20 Jan 2022

Icon's Impact: Broadening Access to Icon Accreditation for built heritage and craft-based practitioners


What was the goal we set out to achieve?

Icon Accreditation provides a framework for all professional conservators to assess their practice regardless of their job role or material specialism; indeed, our Accredited members operate across over 150 specialist areas of conservation practice. However, we recognise that those with built heritage and craft-based backgrounds are underrepresented in our ranks.

Icon’s Board of Trustees have been committed to changing this position, and through embracing a wider definition of conservation practice to allow us to grow the number of Accredited members of Icon. This work is vital if we are to ensure that Icon Accreditation is recognised as the way of assessing proficient professional practice across the sector, and so enabling us to better advocate for the profession as a whole.

What we learned

To explore this is issue further, we brought together members and stakeholder on 25th May 2021 for a roundtable debate to explore the relevance of Icon Accreditation to the craft and built heritage sector, to identify the steps that need to be taken to make the process more accessible, and to support Icon in extending its influence across the conservation profession. Following a lively and engaging debate, we identified several of the key actions that we needed to take in order to drive forward this ambition. These included:

  • Present a clear explanation of the ways in which the Icon Professional Standards apply across a range of conservation disciplines, job roles and professional backgrounds including those working in the craft and built heritage fields.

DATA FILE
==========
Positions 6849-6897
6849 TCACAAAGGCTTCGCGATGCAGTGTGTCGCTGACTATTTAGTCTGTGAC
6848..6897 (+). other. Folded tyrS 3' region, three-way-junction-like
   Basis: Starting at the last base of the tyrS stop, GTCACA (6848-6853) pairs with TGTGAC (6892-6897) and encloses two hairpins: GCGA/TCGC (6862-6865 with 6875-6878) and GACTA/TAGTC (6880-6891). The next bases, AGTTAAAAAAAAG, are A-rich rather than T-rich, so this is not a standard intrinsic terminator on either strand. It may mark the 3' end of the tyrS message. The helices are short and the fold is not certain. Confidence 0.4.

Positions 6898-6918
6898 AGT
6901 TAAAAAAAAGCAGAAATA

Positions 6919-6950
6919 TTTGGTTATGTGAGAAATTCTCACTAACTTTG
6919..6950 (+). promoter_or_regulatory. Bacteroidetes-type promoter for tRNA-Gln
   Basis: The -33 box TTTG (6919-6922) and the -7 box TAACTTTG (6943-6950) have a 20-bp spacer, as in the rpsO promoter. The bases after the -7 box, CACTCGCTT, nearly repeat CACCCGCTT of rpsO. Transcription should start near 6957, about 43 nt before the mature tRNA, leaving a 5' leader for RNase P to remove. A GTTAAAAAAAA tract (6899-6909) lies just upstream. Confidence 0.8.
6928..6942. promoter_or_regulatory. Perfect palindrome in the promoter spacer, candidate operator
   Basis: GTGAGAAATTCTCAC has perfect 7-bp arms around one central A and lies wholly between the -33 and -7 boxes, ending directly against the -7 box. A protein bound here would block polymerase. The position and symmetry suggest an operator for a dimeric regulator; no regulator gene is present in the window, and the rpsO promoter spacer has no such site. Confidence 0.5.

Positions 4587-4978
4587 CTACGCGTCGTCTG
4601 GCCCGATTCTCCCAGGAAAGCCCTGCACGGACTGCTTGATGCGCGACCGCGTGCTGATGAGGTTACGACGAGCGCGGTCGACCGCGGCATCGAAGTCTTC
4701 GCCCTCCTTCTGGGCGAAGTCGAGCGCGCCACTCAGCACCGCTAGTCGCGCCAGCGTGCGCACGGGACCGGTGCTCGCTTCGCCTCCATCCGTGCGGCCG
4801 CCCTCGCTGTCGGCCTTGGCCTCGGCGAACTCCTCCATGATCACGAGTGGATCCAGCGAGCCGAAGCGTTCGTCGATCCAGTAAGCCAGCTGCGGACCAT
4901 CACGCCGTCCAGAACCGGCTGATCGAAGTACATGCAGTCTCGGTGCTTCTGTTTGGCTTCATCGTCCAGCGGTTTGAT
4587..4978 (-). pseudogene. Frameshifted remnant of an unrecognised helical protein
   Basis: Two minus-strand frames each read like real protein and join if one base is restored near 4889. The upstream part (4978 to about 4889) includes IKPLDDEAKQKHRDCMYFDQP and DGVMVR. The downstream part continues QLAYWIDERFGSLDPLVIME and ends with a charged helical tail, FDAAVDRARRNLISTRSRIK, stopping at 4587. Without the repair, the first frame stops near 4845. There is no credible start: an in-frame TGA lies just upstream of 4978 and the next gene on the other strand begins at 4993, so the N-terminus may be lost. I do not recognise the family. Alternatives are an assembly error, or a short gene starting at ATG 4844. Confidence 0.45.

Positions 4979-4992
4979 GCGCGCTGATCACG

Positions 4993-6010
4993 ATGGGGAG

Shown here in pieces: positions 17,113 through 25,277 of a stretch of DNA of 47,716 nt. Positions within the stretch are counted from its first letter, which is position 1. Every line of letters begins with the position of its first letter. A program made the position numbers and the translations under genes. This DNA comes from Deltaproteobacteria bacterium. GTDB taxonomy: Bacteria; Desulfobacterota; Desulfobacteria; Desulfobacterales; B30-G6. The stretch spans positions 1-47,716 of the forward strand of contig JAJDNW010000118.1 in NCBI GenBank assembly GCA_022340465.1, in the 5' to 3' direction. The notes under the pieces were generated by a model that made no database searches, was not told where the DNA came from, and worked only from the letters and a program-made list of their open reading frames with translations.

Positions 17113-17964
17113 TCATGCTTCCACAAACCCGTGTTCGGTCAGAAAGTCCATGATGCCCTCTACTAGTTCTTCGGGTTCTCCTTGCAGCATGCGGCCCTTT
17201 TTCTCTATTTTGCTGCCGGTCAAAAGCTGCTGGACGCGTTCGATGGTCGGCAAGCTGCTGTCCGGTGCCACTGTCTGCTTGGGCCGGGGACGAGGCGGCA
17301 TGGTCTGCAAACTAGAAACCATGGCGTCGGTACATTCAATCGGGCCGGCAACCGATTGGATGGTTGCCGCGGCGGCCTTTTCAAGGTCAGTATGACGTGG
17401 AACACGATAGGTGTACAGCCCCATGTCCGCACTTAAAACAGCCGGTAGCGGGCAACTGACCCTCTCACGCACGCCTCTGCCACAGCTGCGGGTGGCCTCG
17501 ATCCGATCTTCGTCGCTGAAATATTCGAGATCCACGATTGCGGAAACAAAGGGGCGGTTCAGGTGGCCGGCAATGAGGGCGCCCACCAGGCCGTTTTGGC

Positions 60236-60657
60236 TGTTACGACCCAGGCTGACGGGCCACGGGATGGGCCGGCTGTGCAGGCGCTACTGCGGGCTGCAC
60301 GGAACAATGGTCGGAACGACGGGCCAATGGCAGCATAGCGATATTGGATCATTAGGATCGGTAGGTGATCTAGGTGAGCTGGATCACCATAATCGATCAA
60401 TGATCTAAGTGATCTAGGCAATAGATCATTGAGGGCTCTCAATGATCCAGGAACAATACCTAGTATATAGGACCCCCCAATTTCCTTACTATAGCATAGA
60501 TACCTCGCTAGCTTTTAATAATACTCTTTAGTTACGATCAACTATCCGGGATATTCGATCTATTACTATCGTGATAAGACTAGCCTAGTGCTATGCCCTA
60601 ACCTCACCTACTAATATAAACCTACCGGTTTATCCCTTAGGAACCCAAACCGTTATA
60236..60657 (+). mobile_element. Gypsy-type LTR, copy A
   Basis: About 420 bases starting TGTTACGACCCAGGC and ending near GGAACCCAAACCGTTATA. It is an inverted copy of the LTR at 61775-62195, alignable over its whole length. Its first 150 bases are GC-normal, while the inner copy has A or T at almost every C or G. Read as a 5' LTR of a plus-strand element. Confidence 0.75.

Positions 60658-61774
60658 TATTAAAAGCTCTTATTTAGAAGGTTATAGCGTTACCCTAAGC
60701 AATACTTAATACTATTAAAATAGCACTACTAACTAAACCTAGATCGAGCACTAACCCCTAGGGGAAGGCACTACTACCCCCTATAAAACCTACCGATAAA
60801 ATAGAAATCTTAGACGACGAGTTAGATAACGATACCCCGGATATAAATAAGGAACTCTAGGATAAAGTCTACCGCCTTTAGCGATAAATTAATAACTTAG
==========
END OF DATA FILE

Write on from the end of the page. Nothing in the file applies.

• Work with Icon Assessors and volunteer groups to increase awareness of the nature of the working environment of built and craft based practitioners to review the evidence base which can be provided by individuals to demonstrate their proficiency.
  • Develop resources and examples which provide further advice as to the nature of underpinning knowledge of conservation practice that is required and how it is expected that this is applied in working practice.
  • Work closely with the education sector to support the development of training which can support the development of underpinning knowledge of conservation theory and practice.
  • Focus marketing and advocacy efforts to promote awareness of the value of Icon Accreditation to stakeholders in the construction sector who work with and commission the services of conservators practicing in built heritage and craft based conservation roles.

You can read the full report below:

What we will do next

This is an ongoing piece of work for Icon in helping to promote the impact of professional accreditation more broadly. To ensure that we maintain momentum from this debate, Icon is currently focussed on two of the recommendations arising from the event.

  1. Bringing together discussions to consider what it means to be a conservator and to better articulate the types of professional practice that are covered through Icon Accreditation.  
  2. Developing understanding of conservation practice among those working in built heritage and craft-based roles through working with sector partners to develop training programmes.
  3. Taking a leading role by working with sector partners to consider how we can more effectively stimulate client demand for heritage skills and through this to articulate the impact of professional accreditation and quality assurance processes more effectively.


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